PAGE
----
TADS Programming Language Help For Students

Introduction to TADS

TADS approaches IF design from a programmer's perspective. Creating Interactive Fiction is an unusual hybrid of writing prose (the Fiction part) and programming a computer (the Interactive part). The two aspects are not only essential by themselves, but intertwined; much of the text has to be infused with live behaviour, meaning programming code, and the programming code is ultimately all about generating text. The programming model is similar to Javascript's. It's highly dynamic and excels at incremental development, which is how most people write IF. TADS doesn't force you to deal with low-level memory management details, as C and C++ do, and it doesn't have a rigid compile-time type system like Java's. Instead, like Javascript, TADS has run-time typing, high-level datatypes such as strings and lists and lookup tables, anonymous functions (closures), and an automatic garbage collector that takes the drudgery (and most of the common pitfalls) out of memory management.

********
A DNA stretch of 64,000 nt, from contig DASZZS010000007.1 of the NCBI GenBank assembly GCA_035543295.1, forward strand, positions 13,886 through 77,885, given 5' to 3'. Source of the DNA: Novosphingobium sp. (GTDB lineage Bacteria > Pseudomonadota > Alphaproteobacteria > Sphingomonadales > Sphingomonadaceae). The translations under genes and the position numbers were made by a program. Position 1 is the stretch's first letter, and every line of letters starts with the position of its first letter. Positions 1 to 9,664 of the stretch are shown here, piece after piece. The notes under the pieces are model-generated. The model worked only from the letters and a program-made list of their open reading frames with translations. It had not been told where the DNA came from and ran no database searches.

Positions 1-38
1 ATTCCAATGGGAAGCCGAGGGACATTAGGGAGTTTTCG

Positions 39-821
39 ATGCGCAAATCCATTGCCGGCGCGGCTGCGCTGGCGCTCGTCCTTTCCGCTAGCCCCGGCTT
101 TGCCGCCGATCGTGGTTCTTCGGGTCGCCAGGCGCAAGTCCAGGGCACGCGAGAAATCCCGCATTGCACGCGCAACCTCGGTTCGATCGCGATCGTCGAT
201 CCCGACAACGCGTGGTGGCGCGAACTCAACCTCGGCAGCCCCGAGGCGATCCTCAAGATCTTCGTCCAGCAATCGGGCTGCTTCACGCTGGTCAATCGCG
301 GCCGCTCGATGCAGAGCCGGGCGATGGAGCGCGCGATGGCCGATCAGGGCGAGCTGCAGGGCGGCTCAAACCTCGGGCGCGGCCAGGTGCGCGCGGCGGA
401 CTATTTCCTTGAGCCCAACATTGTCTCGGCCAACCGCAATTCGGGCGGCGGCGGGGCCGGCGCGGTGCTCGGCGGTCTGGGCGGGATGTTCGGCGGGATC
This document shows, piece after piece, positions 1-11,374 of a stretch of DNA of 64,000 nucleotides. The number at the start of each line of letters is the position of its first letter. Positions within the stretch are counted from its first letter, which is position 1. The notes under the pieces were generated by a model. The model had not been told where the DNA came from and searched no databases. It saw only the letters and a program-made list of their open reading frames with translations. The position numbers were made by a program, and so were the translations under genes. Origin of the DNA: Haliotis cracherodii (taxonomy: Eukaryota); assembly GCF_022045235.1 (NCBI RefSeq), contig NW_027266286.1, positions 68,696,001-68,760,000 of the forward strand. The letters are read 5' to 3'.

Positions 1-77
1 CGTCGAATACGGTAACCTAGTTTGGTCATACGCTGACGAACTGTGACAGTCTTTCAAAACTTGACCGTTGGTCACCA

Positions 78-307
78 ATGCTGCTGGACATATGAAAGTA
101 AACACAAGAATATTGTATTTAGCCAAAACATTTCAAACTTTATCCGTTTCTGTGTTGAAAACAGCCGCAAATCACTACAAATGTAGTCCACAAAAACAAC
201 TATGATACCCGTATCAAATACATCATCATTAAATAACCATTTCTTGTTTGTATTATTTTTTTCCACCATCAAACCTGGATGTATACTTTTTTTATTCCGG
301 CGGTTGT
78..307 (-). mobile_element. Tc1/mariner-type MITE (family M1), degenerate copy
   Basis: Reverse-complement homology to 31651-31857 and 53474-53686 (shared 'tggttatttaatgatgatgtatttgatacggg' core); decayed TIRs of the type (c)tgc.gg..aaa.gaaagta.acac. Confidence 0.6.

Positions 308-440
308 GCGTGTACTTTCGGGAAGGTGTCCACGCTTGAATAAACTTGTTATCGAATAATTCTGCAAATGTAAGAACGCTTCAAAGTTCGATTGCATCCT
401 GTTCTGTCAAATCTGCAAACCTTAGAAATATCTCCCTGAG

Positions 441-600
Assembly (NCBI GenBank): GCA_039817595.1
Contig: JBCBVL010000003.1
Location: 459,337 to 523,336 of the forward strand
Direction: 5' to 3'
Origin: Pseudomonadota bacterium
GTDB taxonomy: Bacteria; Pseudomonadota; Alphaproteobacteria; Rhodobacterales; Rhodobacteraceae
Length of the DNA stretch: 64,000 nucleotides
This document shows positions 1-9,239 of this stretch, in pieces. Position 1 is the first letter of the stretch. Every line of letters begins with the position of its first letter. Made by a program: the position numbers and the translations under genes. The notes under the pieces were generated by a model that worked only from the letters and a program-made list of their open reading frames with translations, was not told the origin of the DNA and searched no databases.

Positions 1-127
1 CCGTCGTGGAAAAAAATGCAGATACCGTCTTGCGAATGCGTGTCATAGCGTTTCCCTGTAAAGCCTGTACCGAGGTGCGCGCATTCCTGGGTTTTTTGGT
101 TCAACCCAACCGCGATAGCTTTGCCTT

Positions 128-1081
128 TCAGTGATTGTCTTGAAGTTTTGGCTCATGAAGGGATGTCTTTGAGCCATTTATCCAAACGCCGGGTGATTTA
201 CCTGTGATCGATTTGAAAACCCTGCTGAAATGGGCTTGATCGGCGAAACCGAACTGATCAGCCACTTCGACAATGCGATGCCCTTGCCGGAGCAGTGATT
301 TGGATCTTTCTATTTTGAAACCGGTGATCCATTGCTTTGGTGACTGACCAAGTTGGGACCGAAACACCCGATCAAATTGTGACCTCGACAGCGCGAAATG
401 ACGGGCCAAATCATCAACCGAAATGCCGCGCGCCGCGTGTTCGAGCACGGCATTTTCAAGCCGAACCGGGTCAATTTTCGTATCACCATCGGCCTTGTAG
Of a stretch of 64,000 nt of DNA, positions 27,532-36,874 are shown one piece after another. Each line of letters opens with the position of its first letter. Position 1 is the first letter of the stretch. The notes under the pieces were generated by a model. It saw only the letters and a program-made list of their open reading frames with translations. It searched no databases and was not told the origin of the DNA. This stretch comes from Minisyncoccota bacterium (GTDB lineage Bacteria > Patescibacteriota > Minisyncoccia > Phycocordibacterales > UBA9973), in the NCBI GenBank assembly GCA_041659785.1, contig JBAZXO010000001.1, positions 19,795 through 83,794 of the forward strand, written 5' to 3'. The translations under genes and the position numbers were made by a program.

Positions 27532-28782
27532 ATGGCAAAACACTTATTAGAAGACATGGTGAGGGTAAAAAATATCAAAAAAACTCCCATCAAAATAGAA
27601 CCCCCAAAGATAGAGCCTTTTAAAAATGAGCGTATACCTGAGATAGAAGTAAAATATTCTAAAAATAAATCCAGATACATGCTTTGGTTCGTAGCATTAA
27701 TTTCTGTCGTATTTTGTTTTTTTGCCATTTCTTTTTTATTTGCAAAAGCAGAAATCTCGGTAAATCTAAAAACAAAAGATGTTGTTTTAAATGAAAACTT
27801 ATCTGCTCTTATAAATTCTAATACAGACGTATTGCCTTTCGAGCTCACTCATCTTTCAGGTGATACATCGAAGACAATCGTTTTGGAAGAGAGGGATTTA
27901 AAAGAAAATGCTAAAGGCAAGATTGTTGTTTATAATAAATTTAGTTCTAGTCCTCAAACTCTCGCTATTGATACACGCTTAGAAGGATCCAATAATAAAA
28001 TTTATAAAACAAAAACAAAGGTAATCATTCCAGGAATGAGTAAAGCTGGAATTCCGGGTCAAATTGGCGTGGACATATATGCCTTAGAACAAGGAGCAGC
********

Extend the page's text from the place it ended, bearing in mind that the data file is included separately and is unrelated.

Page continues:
Example: Create a starter game file, again as a text file:


gameMain: GameMainDef
initialPlayerChar = me
versionInfo: GameID
name = 'My First Game'
byline = 'by Bob Author'
authorEmail = 'Bob Author '
desc = 'This is an example of how to start a new game project. '
version = '1'
IFID = 'b8563851-6257-77c3-04ee-278ceaeb48ac'
firstRoom: Room 'Starting Room'
"This is the boring starting room."
 +me: Actor


Compiler Download

To get started, see Download and install TADS and follow the instructions....